Name inqueery

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The difficult task of picking a name for a column about queer culture

Can't Think Straight
Jonathan Petrychyn
A&C Editor

What’s in a name? It turns out, a whole hell of a lot more than Shakespeare initially thought.

When Carillon editor-in-chief John Cameron assigned us section editors the assignment of a weekly column, the problem that most of us struggled with was not content, but what the hell to call the damn thing.

Edward Dodd, the op-ed editor, immediately jumped to politics; Autumn McDowell, our sports editor, went for hockey. I initially hopped over to film and was just going to use the column as a study tool to write about all of the films I would have watched in my various film classes. But in the end I chose queer culture.

These columns all focus on areas we are interested in, but when it came to naming the damn thing, we were at a loss.

Autumn came up with a name first: her hockey column would be called What the Puck. At the time of this writing (which is on Saturday at about 3 p.m.), I don’t think Ed has come up with a title for his yet.

I can’t speak to how difficult or how easy it was for them to name their column, but I know I had one helluva a time trying to come up with a name for a column that focused on queer culture.

It wasn’t easy, let me tell you. Cultures of queer are vast, varying, and plagued with conflicting interests and ideas. This is probably true of most cultures. But the problem with writing about queer culture is that we ourselves haven’t even agreed on a name for it, which may have contributed to my difficulty in naming the column.

When you’re a member of a religious culture or a national culture, its name is picked for you – these are old, established institutions that have had hundreds, if not thousands, of years to solidify themselves in what they believe in and who they represent. To be sure, no culture is perfect, but there is something about what you should call or name queer culture that seems to be a particular bone of contention in the queer community.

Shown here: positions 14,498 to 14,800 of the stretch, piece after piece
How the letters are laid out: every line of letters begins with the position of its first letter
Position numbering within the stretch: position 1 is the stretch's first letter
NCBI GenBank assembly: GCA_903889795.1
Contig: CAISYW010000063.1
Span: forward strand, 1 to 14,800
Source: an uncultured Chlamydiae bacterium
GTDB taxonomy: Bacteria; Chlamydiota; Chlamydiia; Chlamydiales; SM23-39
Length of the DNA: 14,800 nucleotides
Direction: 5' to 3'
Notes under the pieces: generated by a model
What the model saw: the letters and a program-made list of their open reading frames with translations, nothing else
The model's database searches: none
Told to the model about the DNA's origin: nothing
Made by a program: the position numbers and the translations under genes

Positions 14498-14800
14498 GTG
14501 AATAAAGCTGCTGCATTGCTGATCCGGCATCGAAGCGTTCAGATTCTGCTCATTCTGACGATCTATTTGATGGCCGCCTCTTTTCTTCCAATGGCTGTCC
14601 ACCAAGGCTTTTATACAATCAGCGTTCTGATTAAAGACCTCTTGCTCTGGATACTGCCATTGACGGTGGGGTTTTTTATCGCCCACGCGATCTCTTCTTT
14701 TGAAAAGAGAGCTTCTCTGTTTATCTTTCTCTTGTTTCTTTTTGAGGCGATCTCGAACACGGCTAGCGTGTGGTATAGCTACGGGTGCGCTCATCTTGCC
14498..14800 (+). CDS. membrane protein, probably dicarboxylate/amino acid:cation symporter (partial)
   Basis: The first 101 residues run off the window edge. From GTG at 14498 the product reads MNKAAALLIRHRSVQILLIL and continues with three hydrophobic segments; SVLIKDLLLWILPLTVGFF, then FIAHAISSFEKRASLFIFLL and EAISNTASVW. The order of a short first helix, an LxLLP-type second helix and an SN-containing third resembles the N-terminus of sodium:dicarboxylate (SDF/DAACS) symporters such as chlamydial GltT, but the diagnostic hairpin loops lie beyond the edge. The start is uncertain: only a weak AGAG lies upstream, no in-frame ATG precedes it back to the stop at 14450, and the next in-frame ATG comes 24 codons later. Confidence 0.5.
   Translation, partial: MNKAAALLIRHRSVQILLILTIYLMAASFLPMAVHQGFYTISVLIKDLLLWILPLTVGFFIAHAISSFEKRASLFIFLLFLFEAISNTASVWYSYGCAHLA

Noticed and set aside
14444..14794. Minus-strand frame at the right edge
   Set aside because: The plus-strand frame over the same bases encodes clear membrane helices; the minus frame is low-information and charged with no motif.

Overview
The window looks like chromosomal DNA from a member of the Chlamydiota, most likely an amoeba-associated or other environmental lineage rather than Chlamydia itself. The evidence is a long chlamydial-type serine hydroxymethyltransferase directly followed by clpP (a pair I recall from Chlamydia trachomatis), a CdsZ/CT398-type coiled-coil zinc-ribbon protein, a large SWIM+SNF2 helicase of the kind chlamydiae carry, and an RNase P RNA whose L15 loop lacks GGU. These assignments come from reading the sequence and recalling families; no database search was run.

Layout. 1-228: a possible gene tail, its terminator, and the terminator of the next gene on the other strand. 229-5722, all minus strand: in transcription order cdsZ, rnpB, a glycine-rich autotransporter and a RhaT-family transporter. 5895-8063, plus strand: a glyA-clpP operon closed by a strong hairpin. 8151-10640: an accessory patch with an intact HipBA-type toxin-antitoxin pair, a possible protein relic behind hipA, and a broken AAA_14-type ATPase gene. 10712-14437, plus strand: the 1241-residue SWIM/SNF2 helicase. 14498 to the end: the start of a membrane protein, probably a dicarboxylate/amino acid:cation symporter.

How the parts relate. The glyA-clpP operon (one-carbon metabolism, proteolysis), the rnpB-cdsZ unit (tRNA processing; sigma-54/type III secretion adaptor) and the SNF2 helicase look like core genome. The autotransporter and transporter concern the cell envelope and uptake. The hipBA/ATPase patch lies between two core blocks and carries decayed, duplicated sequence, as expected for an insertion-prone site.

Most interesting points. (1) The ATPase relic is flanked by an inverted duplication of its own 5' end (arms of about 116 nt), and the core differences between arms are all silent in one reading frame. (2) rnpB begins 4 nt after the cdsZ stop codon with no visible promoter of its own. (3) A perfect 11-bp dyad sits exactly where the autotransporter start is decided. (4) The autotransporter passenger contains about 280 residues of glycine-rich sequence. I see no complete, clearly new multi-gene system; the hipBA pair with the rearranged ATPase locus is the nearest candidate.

Indeed, even my use of the term queer to discuss the community will be the ire of some readers and some folk in the community. Some folk prefer the acronym LGBT or LGBTQ, or even LGBTI. There are other folk who like the term LGBTIQ?2A, and in theory, this acronym could go on forever into infinity in an attempt to encapsulate every sexual and gender group that falls under the sexual minority banner. But these attempts at naming the community with an acronym are incredibly limiting and inevitably exclude other gender and sexual identities that do not easily fit within one of the letters of the acronym.

So, how do you name a column that talks about such a culture without marginalizing and excluding groups within the community that you call yourself a member of?

The simple answer is that you can’t. I believe that queer is the best term we have to encapsulate every member of the community, but I know others take issue with the negative connotations of the term. But coming up with a title using the word queer is a difficult thing to do. I did banter the title InQueery around for a moment, but ultimately I settled on Can’t Think Straight.

Why?

I’m not entirely sure, really. Sure, there are problems with Can’t Think Straight. Potential marginalization could occur and it could alienate more people than InQueery, Gaydar, or Big Gay Jon’s Big Gay Column ever would.

But in the end, no matter how imperfect Can’t Think Straight is, it allows the greatest number of entrances for queer and straight readers into the column. It’s controversial without being exclusionary, fun without being kitschy.

And come on, who would read a column called Big Gay Jon’s Big Gay Column anyway?

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